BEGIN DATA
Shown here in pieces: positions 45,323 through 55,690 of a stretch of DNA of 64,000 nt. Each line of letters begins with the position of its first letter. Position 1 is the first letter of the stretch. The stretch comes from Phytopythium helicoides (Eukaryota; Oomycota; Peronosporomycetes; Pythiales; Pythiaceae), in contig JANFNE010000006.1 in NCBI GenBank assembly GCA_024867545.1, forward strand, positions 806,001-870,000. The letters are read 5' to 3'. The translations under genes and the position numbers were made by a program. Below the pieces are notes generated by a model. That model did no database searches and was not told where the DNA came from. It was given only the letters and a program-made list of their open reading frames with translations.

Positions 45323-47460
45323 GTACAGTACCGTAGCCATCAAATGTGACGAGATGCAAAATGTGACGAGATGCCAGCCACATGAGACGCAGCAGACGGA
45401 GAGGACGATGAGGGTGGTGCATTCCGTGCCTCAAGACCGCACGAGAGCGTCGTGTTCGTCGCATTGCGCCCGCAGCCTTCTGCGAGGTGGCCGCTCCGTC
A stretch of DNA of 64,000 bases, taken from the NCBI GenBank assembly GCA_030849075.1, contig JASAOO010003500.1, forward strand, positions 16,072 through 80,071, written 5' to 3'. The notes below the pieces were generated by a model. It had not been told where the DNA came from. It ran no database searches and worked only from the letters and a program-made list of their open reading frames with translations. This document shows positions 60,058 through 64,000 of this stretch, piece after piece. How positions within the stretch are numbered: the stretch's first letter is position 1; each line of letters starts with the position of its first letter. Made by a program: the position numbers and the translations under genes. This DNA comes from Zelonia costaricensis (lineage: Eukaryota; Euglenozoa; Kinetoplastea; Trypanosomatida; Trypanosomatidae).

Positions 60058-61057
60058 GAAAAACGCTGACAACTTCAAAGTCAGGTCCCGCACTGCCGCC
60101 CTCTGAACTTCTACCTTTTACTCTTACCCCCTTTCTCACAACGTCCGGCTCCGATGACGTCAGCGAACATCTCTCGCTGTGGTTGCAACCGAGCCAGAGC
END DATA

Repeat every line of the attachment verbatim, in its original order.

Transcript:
Shown here in pieces: positions 45,323 through 55,690 of a stretch of DNA of 64,000 nt. Each line of letters begins with the position of its first letter. Position 1 is the first letter of the stretch. The stretch comes from Phytopythium helicoides (Eukaryota; Oomycota; Peronosporomycetes; Pythiales; Pythiaceae), in contig JANFNE010000006.1 in NCBI GenBank assembly GCA_024867545.1, forward strand, positions 806,001-870,000. The letters are read 5' to 3'. The translations under genes and the position numbers were made by a program. Below the pieces are notes generated by a model. That model did no database searches and was not told where the DNA came from. It was given only the letters and a program-made list of their open reading frames with translations.

Positions 45323-47460
45323 GTACAGTACCGTAGCCATCAAATGTGACGAGATGCAAAATGTGACGAGATGCCAGCCACATGAGACGCAGCAGACGGA
45401 GAGGACGATGAGGGTGGTGCATTCCGTGCCTCAAGACCGCACGAGAGCGTCGTGTTCGTCGCATTGCGCCCGCAGCCTTCTGCGAGGTGGCCGCTCCGTC
A stretch of DNA of 64,000 bases, taken from the NCBI GenBank assembly GCA_030849075.1, contig JASAOO010003500.1, forward strand, positions 16,072 through 80,071, written 5' to 3'. The notes below the pieces were generated by a model. It had not been told where the DNA came from. It ran no database searches and worked only from the letters and a program-made list of their open reading frames with translations. This document shows positions 60,058 through 64,000 of this stretch, piece after piece. How positions within the stretch are numbered: the stretch's first letter is position 1; each line of letters starts with the position of its first letter. Made by a program: the position numbers and the translations under genes. This DNA comes from Zelonia costaricensis (lineage: Eukaryota; Euglenozoa; Kinetoplastea; Trypanosomatida; Trypanosomatidae).

Positions 60058-61057
60058 GAAAAACGCTGACAACTTCAAAGTCAGGTCCCGCACTGCCGCC
60101 CTCTGAACTTCTACCTTTTACTCTTACCCCCTTTCTCACAACGTCCGGCTCCGATGACGTCAGCGAACATCTCTCGCTGTGGTTGCAACCGAGCCAGAGC